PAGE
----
The book is somewhat "raw" in style and the story is relatively simple. I had alw
You're lucky Durrell, Chuck "the Iceman" Liddell saved you from getting two stars. The booknerd in me couldn't bare to give you two stars while I gave a fanboy MMA book four stars, so you got three. There is some nice poetic prose in this book but I just couldn't get into this at all. I'm not sure what the point of the book was. Yes, it is similar to his wonderful Alexandria Quartet but in those novels I found myself caring, here nothing ever got me to care. I have a feeling when this book came ...more
I can understand the mixed reviews for this book. The narration is difficult. I turned to the site for some insight on it. I've been reading the marvelous letters between Durrell and Miller to increase my understanding and I come to this book after having read the Alexandria Quartet, a group of novels that I consider some of the best in literature. What keeps me pushing forward in this book, however, is the language, the truly unique descriptions and insights such as:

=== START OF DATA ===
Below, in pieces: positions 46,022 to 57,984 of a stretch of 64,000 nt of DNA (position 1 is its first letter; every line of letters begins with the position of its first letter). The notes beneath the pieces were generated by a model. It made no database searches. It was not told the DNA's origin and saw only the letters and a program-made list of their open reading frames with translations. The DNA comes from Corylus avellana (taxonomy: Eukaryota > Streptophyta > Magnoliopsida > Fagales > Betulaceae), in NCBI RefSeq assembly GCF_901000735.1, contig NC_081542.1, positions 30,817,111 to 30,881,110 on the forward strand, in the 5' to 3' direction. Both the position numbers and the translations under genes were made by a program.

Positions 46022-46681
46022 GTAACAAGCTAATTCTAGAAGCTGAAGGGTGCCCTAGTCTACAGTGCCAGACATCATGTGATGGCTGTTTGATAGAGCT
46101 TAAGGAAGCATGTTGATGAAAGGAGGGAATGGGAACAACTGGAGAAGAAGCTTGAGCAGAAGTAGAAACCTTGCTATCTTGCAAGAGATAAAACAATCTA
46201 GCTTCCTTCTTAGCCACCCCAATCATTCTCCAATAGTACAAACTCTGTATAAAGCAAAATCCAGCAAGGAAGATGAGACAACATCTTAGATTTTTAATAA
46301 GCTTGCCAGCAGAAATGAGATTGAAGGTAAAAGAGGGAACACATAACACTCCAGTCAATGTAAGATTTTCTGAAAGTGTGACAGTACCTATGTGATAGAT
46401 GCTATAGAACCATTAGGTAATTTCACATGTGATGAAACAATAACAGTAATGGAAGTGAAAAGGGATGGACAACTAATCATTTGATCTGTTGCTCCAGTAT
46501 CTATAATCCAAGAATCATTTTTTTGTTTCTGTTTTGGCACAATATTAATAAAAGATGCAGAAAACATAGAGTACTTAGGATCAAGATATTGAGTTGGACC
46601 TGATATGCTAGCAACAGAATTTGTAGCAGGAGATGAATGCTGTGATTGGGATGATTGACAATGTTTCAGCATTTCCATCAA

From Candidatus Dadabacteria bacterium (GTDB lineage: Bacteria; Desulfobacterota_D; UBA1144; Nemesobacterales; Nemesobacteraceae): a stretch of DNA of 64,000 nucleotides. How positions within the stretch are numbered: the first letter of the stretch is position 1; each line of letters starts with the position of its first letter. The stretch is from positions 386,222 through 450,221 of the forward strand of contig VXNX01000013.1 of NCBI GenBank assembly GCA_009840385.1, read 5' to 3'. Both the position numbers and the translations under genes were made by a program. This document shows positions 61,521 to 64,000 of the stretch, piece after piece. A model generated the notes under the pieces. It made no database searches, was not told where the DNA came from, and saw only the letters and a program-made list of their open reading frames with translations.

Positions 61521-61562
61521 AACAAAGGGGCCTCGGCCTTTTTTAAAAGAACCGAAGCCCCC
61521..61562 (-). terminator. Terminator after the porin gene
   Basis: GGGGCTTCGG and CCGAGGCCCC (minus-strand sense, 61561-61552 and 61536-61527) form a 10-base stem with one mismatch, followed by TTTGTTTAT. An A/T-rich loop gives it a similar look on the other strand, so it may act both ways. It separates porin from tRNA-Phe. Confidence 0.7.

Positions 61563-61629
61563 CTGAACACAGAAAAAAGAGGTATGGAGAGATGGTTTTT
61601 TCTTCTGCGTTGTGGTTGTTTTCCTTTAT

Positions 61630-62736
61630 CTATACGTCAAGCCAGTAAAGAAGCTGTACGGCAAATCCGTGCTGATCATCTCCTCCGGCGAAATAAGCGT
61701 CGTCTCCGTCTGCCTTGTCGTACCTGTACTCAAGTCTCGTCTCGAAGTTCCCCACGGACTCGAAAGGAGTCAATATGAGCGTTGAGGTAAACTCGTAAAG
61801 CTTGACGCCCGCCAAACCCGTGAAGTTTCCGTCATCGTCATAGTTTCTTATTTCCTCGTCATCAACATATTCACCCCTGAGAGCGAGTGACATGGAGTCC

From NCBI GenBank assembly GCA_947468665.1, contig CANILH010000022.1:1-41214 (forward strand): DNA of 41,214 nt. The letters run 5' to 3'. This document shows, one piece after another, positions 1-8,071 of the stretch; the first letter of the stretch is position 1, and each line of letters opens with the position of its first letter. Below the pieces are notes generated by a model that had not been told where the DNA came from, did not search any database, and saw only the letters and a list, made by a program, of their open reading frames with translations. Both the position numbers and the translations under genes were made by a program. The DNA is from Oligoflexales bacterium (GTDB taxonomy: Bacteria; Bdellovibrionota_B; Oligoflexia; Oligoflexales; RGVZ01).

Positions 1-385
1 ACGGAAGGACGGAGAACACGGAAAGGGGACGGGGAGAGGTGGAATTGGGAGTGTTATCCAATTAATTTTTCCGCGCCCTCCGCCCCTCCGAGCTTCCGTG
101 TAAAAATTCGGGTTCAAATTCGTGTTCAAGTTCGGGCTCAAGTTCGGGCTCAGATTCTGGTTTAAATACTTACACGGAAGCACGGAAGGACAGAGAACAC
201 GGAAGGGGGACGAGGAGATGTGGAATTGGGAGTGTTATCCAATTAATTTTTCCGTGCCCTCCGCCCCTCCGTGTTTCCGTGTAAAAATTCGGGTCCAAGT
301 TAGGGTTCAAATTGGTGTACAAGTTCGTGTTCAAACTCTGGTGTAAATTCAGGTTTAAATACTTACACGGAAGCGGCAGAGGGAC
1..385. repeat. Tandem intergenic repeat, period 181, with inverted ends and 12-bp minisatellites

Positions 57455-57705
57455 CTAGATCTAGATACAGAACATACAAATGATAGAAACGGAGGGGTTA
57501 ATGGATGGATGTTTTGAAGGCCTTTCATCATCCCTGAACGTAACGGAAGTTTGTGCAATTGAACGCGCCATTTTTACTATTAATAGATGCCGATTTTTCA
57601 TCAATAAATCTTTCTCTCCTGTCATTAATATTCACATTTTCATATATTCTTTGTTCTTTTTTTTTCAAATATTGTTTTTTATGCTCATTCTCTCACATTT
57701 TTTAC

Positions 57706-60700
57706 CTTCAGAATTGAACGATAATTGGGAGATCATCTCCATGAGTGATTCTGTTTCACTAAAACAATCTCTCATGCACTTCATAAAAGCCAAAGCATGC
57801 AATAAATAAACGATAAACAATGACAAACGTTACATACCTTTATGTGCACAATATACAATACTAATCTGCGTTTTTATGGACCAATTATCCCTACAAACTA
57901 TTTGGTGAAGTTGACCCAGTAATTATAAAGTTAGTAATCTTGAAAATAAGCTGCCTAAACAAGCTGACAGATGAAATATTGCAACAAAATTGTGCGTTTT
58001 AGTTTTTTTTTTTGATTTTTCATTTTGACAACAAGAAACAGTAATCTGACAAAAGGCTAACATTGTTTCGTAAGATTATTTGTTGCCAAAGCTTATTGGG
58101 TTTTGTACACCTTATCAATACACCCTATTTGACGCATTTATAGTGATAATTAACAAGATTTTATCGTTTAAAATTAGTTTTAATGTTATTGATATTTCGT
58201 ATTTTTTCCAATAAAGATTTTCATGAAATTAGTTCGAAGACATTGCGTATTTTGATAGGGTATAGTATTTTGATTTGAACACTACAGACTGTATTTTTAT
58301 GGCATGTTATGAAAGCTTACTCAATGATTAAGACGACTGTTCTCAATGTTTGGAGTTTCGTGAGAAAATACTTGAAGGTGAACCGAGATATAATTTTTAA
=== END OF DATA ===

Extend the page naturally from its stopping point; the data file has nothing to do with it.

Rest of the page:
Knowing Clare, I can imagine
Sep 01, 2007 Nico rated it 5 of 5 stars  ·  review of another edition
Recommends it for: any angry man coming of age...
The Black Book has come back to me over and over in my life. I first read it in Amsterdam living in a squat in a drizzly november; it is angry and taut and magnificent—terribly flawed and scarred in a way that first novels rarely are these days. Durrell sent the only copy of his MS to Henry Miller, saying that he didn't know what to do with it, and asking Miller to throw it in the Siene when he was done with it; instead Miller took it to Jack Kahane, the founder of Oberlisk Press in Paris and de ...more
Patrick Flanagan